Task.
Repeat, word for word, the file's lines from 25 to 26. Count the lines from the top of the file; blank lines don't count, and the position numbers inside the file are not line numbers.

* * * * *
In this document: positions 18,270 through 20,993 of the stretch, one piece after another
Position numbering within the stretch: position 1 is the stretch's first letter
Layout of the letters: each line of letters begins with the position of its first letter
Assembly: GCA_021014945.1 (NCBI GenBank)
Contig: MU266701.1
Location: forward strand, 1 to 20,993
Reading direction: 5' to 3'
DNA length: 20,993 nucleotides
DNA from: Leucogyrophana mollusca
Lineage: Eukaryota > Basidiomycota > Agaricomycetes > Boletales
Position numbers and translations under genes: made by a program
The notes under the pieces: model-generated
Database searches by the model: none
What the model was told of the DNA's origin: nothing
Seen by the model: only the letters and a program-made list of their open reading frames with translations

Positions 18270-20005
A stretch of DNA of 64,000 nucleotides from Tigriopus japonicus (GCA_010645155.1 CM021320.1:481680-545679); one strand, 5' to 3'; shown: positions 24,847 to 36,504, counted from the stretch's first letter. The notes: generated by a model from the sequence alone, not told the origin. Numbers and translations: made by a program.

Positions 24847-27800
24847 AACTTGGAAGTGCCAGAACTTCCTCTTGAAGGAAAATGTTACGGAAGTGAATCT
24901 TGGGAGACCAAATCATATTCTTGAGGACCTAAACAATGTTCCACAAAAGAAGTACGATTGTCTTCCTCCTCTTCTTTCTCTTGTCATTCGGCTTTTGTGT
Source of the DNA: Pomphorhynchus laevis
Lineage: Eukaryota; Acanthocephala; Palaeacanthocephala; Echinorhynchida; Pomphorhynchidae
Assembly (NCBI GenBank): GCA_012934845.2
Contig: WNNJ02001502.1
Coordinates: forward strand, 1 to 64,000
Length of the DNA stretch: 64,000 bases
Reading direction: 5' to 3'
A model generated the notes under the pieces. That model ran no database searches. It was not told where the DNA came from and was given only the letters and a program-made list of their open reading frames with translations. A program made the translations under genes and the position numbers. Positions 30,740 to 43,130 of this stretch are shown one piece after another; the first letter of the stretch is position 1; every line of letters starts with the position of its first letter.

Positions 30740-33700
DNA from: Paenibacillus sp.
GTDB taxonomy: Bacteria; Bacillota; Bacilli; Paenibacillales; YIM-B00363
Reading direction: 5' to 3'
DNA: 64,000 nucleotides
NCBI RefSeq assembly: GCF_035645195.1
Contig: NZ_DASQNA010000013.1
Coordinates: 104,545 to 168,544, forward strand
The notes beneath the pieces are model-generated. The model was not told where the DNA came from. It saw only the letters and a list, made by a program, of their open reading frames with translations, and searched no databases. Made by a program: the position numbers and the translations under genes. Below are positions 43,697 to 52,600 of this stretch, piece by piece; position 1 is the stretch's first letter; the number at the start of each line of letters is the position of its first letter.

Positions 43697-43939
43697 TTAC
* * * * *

Coordinates: forward strand, 1 to 64,000
Length of the DNA stretch: 64,000 bases